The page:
Optimizing with a Generating Set Search Method (GSS)

OptGSS is an implementation of a derivative-free algorithm for unconstrained optimization called Generating Set Search. In GSS, the next point in the optimization is determined solely by the value of the function on a set of points around the current point. These search points are generated from a fixed set of directions, called the generating set, hence the name of the algorithm. The evaluation of the function on the search points, or search step, lends itself naturally to a parallel implementation.

In this example, we outline the steps needed to set up GSS, taking advantage of a parallel computing environment if present. Further information and examples can be found in the Setting up and Solving an Optimization Problem section.

First, include the header files. The MPI header file is included if and only if the program is compiled with the MPI flag.

    #ifdef HAVE_CONFIG_H
    #include "OPT++_config.h"

    #include <iostream>
    #include <fstream>
    #ifdef HAVE_STD
    #include <cstdio>
    #include <stdio.h>

    #ifdef WITH_MPI
    #include "mpi.h"

    #include "GenSet.h"
    #include "OptGSS.h"
    #include "NLF.h"
    #include "tstfcn.h"
    using NEWMAT::ColumnVector;
    using std::cerr;
    using namespace OPTPP;

Next, we have a subroutine declaration particular to this example. The subroutine takes in a string that identifies one of the test problems defined in tstfcn.h and returns the objective and initialization functions for that problem.

   void SetupTestProblem(string test_id, USERFCN0 *test_problem, INITFCN *init_problem);

After an argument check, initialize MPI. This does not need to be done within an "ifdef", but if you want the option of also building a serial version of your problem, then it should be. (Note: An argument check is used here because this example is set up to work with multiple problems. Such a check is not required by OPT++.)

   int main (int argc, char* argv[])
    if (argc != 3) {
        cout << "Usage: tstgss problem_name ndim\n";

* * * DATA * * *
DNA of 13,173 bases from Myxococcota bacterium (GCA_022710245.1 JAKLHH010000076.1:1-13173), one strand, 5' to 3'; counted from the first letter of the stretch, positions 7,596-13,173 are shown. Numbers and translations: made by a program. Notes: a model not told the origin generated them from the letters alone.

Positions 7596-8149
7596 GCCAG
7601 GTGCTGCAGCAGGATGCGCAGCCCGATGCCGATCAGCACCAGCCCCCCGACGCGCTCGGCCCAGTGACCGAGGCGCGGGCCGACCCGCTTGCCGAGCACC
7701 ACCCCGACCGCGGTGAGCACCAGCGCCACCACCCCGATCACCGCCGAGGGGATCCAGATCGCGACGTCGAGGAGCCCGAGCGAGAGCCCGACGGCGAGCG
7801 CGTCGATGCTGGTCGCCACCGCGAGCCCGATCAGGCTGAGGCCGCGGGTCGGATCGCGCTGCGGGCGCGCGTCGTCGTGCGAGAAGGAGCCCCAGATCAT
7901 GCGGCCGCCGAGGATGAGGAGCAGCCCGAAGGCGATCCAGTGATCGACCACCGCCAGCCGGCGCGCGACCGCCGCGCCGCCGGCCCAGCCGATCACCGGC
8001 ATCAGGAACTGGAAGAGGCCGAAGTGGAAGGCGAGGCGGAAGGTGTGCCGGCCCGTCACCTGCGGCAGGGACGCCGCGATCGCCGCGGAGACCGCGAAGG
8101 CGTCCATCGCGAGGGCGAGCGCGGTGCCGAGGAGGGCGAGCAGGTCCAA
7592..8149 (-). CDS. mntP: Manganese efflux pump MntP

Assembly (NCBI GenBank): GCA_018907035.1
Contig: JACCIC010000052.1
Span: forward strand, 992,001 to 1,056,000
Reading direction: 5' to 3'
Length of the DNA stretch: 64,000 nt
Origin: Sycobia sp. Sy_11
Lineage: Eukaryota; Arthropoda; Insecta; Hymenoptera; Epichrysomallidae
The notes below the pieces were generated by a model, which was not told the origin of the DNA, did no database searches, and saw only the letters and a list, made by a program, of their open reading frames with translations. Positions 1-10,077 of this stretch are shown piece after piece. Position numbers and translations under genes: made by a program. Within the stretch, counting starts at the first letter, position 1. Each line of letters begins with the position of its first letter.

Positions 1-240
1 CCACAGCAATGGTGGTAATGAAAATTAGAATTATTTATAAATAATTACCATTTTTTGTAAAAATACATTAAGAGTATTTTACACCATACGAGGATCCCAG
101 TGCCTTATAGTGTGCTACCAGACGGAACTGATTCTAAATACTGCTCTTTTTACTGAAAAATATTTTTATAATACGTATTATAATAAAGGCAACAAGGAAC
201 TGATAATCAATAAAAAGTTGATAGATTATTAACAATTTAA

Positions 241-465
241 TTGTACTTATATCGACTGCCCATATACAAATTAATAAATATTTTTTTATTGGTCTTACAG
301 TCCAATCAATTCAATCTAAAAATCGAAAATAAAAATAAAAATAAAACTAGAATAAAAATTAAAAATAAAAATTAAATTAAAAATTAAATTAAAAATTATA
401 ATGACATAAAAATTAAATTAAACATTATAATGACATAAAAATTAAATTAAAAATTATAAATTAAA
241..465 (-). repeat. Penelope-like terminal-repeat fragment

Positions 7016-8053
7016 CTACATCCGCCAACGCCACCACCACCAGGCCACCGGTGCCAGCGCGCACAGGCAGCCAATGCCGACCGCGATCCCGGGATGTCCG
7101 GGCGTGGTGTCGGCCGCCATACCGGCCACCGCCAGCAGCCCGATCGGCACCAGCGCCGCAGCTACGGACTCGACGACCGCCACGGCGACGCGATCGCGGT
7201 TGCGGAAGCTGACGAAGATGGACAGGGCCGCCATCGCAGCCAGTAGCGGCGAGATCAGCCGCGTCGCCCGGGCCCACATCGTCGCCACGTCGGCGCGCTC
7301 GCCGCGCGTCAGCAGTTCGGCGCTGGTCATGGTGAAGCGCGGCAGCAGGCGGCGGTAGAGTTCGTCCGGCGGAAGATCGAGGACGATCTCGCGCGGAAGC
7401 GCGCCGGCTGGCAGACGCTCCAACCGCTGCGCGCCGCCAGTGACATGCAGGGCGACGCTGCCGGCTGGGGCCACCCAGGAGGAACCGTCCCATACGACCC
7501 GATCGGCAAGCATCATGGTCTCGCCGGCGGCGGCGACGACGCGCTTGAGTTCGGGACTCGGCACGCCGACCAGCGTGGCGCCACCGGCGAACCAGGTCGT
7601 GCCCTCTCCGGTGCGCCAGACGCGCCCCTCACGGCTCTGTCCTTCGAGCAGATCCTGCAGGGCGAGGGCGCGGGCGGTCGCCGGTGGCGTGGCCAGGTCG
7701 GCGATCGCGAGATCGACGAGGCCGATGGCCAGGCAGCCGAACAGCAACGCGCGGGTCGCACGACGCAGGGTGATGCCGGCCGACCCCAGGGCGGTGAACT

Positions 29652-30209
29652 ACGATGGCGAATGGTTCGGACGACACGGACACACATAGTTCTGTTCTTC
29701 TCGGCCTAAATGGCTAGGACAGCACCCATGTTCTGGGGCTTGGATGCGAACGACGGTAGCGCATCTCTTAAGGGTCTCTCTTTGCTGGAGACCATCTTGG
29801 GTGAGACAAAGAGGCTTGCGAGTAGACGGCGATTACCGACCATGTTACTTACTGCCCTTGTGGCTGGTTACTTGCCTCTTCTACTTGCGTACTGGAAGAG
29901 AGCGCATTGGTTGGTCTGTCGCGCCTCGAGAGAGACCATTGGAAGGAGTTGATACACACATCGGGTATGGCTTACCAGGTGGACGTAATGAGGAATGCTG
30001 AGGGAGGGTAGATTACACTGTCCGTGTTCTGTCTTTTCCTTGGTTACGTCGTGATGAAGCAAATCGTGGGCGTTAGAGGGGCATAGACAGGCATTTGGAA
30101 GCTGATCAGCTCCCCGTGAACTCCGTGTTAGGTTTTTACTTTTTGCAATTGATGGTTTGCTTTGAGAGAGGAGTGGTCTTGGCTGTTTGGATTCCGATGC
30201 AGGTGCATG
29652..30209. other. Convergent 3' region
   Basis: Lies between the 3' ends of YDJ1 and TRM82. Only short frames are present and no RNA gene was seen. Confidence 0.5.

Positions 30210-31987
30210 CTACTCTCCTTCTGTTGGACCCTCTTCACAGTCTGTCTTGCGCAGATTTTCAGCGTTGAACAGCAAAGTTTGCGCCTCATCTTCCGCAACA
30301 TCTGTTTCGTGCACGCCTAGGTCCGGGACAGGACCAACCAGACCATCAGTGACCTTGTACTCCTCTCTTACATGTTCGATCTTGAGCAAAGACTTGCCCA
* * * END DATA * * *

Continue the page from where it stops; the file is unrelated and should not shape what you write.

#ifdef WITH_MPI
        int me;
        MPI_Init(&argc, &argv);
        MPI_Comm_rank(MPI_COMM_WORLD, &me);

Define the variables.

    string test_id = argv[1];
    int    ndim    = atoi(argv[2]);

    ColumnVector x(ndim);
    SetupTestProblem(test_id, &test_problem, &init_problem);

Now set up the output file. If you are running in parallel, you may want to designate an output file for each processor. Otherwise, the output from all of the processors will be indiscriminantly intertwined in a single file. If the function evaluation does any file I/O, you should set up a working directory for each processor and then have the each process chdir (or something comparable) into its corresponding directory. Each working directory should have a copy of the input file(s) needed by the function evaluation. If the function evaluation requires file I/O and working directories are not used, the function evaluation will not work properly.

    char outfname[20];
    #ifdef WITH_MPI 
    sprintf(outfname,"%s.%d", outfname, me); 

Next construct a nonlinear problem object of the given dimension, with the functions obtained from the SetupTestProblem routine.

    NLF0 nlp(ndim, test_problem, init_problem);              

Create a GSS algorithm object with a nonlinear problem and standard generating set object of dimension dim .

    GenSetStd gs(ndim);                              
    OptGSS optobj(&nlp, &gs);     

After constructing the GSS algorithm object, we can adjust the algorithm's default parameters, starting with the output file name. The next three parameters common to all OPT++ algorithms. The last parameter is specific to OptGSS: if "full-search" is true, the algorithm evaluates all directions around the current point searching for the point with greatest function decrease; otherwise the current search-step stops once a point of sufficient decrease is found.


Optimize and clean up.


    optobj.printStatus("Final Status:");


Finally, shutdown MPI.

    #ifdef WITH_MPI

Next Section: Optimization Methods | Back to Main Page

Last revised September 14, 2006

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Documentation, generated by , last revised August 30, 2006.